I want to share this piece in particular. During the past 10 weeks, it has become evident how difficult it is for our friends, extended family and coworkers to interact with us. The first conversations we had with people after Emmy’s death were often awkward and uncomfortable. At one point, one of our very close friends asked me… “Jen, how would you deal with it if the roles were reversed?” Three months ago I couldn’t have answered that question. So, even though I’ve never been in your shoes specifically – I can empathize. I know it must be difficult to look at me or my husband and know exactly what to say. And that’s ok. I hope this will help, not only for us – because there is a much bigger picture here. I hope this helps you interact with anyone in your life who has suffered a significant loss and is grieving in ways you dont’t understand. Because it is not about you “getting it” or explicitly understanding the pain – it’s about knowing how to be there for the person you love.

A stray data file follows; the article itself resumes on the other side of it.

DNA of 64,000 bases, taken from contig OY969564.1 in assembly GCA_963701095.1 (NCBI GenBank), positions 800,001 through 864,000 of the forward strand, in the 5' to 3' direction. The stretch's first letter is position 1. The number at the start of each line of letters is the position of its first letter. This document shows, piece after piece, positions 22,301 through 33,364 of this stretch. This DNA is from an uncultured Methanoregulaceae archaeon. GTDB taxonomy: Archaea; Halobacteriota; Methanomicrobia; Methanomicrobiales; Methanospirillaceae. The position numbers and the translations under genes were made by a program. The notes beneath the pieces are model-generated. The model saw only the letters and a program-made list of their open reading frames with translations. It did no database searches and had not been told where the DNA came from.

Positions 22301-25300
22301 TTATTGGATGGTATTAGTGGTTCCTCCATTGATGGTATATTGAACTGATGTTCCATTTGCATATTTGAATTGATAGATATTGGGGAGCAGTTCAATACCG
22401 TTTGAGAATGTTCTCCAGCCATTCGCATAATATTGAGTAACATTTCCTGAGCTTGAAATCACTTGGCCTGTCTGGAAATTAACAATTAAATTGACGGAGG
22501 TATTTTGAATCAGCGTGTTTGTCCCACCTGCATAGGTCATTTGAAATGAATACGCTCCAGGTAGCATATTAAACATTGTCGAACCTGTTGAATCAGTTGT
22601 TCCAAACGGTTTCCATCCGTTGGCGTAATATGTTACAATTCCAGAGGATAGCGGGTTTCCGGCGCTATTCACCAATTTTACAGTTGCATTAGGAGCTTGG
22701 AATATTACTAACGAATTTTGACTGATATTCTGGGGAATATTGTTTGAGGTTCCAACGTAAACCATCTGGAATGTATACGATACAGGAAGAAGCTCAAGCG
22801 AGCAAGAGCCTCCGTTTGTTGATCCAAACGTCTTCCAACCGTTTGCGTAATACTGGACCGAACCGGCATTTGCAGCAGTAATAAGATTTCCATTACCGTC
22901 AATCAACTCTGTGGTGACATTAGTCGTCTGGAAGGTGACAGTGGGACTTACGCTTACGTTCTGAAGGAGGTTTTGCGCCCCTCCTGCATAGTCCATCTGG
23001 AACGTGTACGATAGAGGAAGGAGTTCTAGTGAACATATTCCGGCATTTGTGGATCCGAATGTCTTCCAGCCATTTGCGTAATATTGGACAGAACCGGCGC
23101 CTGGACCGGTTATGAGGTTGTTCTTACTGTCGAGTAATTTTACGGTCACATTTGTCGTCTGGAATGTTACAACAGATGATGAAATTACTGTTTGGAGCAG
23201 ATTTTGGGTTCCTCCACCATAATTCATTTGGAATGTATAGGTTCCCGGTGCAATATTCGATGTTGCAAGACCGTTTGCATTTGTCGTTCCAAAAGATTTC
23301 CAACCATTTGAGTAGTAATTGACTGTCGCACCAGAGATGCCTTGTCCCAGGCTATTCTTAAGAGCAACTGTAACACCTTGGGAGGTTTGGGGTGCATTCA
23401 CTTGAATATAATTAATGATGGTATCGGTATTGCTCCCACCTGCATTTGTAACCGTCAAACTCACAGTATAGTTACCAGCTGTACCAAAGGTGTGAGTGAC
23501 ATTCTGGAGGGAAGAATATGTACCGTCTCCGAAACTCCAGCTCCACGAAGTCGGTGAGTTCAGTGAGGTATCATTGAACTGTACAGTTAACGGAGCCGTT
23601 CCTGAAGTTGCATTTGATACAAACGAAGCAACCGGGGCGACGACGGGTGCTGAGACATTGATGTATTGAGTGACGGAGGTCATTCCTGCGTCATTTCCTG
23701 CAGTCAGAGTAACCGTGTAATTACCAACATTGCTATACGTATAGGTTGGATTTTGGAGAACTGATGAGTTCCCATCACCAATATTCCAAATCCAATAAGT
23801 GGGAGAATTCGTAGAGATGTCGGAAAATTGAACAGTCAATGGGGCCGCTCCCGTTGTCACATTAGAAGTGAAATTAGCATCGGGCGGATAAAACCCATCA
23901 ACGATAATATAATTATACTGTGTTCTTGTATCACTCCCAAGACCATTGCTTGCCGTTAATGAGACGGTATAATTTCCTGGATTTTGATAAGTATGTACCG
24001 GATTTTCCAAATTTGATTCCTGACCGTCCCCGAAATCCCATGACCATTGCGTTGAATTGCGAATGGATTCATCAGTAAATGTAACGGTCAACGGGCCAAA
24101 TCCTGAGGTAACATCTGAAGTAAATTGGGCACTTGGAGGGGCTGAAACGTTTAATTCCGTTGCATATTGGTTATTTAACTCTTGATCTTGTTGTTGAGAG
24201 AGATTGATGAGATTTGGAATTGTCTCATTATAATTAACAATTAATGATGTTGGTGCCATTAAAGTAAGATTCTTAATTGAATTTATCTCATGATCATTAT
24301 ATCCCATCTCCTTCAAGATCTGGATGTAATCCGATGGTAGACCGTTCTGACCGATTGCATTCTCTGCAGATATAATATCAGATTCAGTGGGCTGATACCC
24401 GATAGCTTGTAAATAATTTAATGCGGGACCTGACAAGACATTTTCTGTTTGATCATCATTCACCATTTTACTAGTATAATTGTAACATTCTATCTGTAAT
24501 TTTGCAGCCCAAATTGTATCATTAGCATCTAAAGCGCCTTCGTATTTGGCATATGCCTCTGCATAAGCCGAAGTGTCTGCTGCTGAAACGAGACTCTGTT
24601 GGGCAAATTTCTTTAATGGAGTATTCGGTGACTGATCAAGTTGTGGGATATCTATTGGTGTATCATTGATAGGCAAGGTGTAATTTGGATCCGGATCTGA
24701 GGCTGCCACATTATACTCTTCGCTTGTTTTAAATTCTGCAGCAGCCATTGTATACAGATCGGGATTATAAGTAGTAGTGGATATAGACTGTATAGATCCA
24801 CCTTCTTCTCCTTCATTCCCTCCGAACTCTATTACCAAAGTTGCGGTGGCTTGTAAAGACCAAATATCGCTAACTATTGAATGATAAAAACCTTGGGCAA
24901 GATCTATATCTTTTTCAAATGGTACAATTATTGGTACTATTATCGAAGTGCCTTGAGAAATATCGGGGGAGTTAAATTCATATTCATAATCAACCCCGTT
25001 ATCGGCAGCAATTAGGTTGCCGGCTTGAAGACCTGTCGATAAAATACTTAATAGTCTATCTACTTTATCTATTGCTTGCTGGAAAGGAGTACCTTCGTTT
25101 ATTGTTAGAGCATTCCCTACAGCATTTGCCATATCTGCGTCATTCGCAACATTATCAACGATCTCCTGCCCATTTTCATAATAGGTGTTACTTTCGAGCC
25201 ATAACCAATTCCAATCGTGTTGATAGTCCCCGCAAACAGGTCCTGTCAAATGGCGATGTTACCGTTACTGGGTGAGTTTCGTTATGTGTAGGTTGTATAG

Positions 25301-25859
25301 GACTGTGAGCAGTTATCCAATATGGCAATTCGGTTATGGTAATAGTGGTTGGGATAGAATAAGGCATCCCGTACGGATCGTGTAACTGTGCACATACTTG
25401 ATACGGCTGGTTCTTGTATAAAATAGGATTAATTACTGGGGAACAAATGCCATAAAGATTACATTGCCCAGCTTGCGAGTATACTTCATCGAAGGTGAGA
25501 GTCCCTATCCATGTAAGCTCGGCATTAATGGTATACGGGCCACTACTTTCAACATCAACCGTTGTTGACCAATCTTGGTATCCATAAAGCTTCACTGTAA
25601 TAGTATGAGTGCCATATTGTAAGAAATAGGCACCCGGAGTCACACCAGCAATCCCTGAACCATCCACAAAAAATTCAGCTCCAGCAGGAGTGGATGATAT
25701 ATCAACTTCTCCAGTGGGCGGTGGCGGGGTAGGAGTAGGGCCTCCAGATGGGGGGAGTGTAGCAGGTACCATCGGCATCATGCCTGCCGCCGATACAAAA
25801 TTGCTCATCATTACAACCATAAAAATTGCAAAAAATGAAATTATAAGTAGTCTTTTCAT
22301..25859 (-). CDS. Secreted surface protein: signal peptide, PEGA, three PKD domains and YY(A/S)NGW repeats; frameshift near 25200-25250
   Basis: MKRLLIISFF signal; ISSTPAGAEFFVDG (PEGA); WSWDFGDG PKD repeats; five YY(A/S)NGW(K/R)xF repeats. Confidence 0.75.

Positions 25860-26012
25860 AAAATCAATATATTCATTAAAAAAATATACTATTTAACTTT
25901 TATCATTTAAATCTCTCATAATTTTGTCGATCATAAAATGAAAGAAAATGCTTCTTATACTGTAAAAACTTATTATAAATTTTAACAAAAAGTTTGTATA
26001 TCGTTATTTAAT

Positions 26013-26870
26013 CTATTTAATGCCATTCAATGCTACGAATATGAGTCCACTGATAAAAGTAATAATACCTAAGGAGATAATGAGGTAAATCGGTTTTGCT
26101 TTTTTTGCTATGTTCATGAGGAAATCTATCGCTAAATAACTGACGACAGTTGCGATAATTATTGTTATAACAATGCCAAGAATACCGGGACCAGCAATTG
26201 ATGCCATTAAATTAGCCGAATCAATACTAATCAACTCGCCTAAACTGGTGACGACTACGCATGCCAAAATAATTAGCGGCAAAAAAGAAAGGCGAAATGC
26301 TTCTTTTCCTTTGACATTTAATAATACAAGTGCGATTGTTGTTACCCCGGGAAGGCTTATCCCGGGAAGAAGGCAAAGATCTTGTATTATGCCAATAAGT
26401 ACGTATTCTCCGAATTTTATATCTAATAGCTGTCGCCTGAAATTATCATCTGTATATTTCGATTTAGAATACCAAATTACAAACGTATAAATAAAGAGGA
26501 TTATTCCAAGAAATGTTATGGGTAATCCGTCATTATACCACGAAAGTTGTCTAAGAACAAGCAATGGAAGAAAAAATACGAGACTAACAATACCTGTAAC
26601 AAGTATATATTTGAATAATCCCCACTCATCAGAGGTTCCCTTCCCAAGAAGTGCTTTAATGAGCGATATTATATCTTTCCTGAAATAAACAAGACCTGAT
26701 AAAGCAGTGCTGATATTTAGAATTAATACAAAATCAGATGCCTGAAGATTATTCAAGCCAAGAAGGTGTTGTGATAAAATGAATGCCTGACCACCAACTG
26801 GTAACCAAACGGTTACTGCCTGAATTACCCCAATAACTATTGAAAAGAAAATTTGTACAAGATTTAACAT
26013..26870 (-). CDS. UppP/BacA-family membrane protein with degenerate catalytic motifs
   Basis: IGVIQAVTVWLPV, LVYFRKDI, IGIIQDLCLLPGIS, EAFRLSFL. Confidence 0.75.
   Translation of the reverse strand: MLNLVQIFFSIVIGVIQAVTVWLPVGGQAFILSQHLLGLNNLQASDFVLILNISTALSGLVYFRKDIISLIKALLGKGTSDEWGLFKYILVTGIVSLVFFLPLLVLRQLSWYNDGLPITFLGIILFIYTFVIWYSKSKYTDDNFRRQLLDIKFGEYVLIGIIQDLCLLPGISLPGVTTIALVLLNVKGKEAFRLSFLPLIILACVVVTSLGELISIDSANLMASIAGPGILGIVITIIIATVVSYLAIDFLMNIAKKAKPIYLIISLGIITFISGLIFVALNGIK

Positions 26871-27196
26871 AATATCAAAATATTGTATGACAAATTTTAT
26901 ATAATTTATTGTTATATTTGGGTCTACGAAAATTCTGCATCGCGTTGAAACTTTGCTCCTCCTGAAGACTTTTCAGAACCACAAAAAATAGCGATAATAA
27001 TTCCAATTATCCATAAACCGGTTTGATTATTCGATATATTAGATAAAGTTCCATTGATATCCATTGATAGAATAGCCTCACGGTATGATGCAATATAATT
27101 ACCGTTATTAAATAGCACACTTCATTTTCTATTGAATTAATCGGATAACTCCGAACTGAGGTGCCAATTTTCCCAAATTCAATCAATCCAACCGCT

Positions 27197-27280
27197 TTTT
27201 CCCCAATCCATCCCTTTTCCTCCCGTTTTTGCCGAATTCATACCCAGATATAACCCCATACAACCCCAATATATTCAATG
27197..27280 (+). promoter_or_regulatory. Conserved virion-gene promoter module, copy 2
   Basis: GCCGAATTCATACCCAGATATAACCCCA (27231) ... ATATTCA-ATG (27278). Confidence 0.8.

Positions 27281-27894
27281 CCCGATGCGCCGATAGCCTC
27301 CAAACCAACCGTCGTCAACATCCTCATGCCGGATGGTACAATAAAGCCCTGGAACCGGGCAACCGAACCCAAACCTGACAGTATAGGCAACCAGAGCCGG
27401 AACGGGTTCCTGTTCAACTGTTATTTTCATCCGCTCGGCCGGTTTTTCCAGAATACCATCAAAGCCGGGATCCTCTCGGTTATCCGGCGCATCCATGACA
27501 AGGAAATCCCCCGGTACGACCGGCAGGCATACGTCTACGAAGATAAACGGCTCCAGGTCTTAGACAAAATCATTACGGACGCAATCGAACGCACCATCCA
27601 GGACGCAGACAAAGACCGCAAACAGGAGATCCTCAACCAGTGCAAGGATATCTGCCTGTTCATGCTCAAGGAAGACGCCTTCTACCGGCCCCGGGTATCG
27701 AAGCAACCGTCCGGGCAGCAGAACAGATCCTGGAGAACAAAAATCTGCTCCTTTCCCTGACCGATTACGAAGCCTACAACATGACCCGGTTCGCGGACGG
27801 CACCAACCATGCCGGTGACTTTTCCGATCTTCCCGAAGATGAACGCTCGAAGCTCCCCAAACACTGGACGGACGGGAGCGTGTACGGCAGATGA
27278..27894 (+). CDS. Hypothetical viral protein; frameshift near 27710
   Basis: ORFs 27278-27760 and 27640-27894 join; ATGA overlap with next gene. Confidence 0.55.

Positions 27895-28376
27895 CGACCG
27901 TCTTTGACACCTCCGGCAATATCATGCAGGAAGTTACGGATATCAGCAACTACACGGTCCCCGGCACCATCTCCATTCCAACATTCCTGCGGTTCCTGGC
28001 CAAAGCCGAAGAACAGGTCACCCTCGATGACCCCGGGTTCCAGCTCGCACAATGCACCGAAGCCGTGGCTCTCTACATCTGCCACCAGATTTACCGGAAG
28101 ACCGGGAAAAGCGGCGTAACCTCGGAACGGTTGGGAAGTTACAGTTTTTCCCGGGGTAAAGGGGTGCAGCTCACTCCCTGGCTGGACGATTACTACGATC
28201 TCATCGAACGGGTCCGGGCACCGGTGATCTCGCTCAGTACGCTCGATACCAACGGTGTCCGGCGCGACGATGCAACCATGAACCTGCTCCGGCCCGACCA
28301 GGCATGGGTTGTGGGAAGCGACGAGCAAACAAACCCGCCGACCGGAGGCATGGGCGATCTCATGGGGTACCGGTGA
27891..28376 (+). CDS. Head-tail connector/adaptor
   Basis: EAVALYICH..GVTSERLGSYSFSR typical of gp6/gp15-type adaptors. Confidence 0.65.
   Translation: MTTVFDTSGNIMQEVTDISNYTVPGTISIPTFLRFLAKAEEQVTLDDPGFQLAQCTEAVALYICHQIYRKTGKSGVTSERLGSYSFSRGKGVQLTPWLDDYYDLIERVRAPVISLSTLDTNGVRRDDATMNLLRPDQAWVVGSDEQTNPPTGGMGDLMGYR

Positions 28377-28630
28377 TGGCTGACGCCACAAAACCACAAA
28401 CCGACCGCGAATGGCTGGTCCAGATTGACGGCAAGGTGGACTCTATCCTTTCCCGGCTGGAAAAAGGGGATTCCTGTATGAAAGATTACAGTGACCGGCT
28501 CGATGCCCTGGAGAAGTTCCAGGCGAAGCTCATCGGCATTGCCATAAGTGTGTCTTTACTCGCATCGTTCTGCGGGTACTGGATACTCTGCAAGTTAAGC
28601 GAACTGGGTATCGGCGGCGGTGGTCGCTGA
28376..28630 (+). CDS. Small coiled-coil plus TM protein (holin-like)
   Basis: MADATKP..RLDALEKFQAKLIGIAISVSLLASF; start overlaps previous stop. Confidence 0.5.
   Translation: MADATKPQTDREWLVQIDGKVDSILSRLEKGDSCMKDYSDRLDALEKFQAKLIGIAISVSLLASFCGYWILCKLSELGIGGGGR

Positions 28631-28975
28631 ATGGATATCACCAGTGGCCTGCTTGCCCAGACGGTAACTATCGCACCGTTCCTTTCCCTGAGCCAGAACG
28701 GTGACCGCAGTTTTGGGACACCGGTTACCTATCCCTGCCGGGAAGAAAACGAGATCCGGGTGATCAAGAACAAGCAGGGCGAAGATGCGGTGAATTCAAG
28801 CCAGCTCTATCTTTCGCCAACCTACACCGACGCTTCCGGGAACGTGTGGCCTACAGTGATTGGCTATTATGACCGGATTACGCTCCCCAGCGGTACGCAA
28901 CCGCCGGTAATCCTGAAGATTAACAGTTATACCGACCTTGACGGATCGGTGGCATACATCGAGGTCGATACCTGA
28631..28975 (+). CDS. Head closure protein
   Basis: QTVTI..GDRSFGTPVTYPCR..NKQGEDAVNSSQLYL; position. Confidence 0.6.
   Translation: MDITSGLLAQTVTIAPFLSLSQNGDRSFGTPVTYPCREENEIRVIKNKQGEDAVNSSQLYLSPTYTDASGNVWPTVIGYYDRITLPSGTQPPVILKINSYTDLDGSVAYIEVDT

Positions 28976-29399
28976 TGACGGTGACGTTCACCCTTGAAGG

“How To Help Me In My Grief”
written by Marilyn Gryte
Speak to me of the obvious. I know that it’s painful to talk with me about my grief, but I feel less alone when I know others remember. Please, above all else, don’t avoid me. I need to know that you care. When you are silent about my grief, I feel more isolated and I’m tempted to believe you have forgotten. It’s okay to use the name of the one who has died and to speak of what has happened.